In Brief 

In this lesson, students explore the affective aspects of polarization and apply the hit, hug, handshake, heal framework to their own political formation.


  • Students will understand that polarization is affective as well as ideological.
  • Students will examine the roots of their own political stances and postures.
  • Students will apply the framework of hit, hug, handshake, or heal to their own political postures.

Thinking Ahead 

Various commentators have noted that the polarization and partisanship currently affecting society are not just ideological in nature, but have tribal qualities, being rooted not just in what we think or believe but in how we feel about out-groups and opponents. This is evident, for instance, in increases across the political spectrum in the degree to which people assign negative or dehumanizing moral labels to those with differing political views, or in the striking decrease in mixed political marriages (at a time when mixed racial and religious marriages, formerly the focus of disapproval, are increasing in frequency). Having more information does not necessarily help to rectify this situation. If we and our students are to participate with grace and charity in the civic space, we need not only to be informed, but to look at our own formation. What kind of people are we becoming?

This class asks students to reflect on the influences on their own formation and to consider the kind of formational trajectory that they desire. As you teach the class, avoid a simplistic moralism. Aim instead to make space for honest reflection. Consider how your seating layout, tone or use of silence might affect the likelihood of reflection. Encourage students to focus on who they are becoming rather than whether they match up with a correct answer.

Preparing the Activities 

For this lesson you will need:

Teaching the Activities 

Introduction (3 minutes)

Briefly introduce the idea of a political spectrum running from left to right. Mention that this not the only possible way to arrange people’s political views—we could, for instance, arrange people by how convinced they are of their views on a spectrum from fanatical to indifferent, or by the degree to which they believe their perspective should be imposed by means of authority. But for now, we are going to begin with a liberal-conservative spectrum, which is a common way of talking about political differences.

Phase 1: Locating ourselves (15 minutes)

Give students the handout What’s Your Political Story Ask students to place themselves on the political spectrum at the top of the handout based on their own political beliefs.

Next, instruct students to take a minute to scan the classroom, looking at their classmates, and then write a brief statement stating where they think the rest of the class is on average on the political spectrum relative to them—i.e., more conservative, more liberal, about the same, etc.—and why.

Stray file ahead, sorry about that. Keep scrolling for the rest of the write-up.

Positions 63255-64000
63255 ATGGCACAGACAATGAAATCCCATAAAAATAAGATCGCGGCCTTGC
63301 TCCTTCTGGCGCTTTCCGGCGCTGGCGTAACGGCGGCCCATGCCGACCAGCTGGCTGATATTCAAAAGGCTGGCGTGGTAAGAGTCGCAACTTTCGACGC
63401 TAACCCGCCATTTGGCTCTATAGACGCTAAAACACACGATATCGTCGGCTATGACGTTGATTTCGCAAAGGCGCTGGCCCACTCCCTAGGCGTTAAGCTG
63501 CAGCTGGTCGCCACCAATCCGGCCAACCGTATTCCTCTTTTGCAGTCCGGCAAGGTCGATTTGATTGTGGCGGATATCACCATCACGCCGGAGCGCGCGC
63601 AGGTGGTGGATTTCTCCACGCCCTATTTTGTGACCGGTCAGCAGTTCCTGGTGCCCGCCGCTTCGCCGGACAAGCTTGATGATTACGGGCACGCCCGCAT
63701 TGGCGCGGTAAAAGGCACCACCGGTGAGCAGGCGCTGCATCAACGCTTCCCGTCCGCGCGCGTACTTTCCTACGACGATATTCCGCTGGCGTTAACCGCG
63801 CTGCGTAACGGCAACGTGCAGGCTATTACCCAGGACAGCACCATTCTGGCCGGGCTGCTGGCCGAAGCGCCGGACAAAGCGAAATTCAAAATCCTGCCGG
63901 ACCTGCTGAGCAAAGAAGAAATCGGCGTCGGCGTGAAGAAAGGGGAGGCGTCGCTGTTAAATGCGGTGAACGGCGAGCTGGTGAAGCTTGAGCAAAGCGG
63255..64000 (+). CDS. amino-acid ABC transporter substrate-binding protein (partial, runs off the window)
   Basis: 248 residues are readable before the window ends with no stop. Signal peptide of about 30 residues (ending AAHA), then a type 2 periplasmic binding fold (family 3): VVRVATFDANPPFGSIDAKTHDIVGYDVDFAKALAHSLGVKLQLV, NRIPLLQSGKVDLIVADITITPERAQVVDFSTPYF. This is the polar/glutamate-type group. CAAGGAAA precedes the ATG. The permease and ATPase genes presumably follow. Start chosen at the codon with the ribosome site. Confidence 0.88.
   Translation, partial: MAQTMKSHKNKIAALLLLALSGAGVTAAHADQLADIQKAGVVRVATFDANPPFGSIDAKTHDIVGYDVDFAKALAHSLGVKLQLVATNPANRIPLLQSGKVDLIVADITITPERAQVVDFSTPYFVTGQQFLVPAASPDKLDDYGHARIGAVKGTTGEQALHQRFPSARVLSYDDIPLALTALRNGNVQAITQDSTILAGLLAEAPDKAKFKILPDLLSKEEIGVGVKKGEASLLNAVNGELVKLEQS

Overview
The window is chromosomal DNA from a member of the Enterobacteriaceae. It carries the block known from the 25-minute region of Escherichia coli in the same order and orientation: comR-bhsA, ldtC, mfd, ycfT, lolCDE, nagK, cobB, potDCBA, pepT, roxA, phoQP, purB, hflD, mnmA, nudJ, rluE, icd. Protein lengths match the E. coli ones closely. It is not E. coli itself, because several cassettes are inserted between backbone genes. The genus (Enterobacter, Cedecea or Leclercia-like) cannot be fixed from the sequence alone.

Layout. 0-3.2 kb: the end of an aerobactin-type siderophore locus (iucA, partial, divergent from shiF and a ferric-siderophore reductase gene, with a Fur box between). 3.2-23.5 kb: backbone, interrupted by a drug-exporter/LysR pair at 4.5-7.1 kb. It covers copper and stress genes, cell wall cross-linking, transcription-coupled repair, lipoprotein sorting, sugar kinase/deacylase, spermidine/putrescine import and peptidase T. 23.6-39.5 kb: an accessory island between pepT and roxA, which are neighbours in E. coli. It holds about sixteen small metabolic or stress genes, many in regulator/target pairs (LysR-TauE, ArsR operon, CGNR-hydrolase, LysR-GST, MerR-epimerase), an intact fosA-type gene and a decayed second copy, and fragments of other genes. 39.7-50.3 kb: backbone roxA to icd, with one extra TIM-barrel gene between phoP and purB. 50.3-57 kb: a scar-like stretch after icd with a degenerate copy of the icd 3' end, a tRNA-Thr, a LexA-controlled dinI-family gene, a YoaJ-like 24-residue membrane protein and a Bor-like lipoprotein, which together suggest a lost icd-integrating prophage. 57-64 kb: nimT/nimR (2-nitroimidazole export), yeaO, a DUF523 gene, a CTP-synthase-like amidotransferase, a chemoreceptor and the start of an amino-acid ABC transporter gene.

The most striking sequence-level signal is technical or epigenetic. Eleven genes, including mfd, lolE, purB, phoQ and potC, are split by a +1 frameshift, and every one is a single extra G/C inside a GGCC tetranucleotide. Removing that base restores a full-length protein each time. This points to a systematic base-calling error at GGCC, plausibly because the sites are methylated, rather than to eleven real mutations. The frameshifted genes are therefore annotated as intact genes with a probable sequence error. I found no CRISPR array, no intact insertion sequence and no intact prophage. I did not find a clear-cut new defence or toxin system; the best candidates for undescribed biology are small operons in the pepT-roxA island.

When students have had time to complete these first two steps, introduce students to the Pew political typology quiz or substitute a similar quiz if another is more suited to your students and community. Explain that this quiz sorts people into “cohesive groups based on their values, attitudes and party affiliation” in order to explore the ways in which people within the ranks of Republican or Democratic voters may differ from one another and cluster around particular issues. Have students individually complete the quiz, reminding the class as you do so that each person’s results are private. Allow students to move if necessary to keep students from looking at one another’s screens. When they have had a chance to do so and view their results, display the first graphic here, on political typology, which lists all of the groups. Tell students that they do not need to share their own personal results. Then ask them to reflect quietly on the following:

  • Were you surprised by your results? Why/Why not?
  • Where do you think your immediate family members would fall on this spectrum? What about your church community? Your neighborhood? Your town?
  • How is this spectrum different from the one with which you started?
  • How might it help or hinder to have more categories? (Could it help us to lump others together less? Could it create too much complexity to serve our understanding?)

Phase 2: Looking at polarization (15 minutes)

Introduce the idea of increasing polarization. It has been widely observed that although a spectrum of political views is not a new thing, there has in recent decades been a tendency for people to have less favorable views of those at the other end of the spectrum. Show graphics and/or quotations illustrating this, such as:

  • The second graphic in this report on how partisans view each other. Ask students to describe what it shows. Draw students’ attention to the fact that what matters most on the chart is not just the absolute numbers, but the change over time, with increases across the board. Help students to focus on how it suggests not only an increase in contrast between different political viewpoints, but an increase in the tendency to view those holding another viewpoint as being not merely mistaken but morally deficient.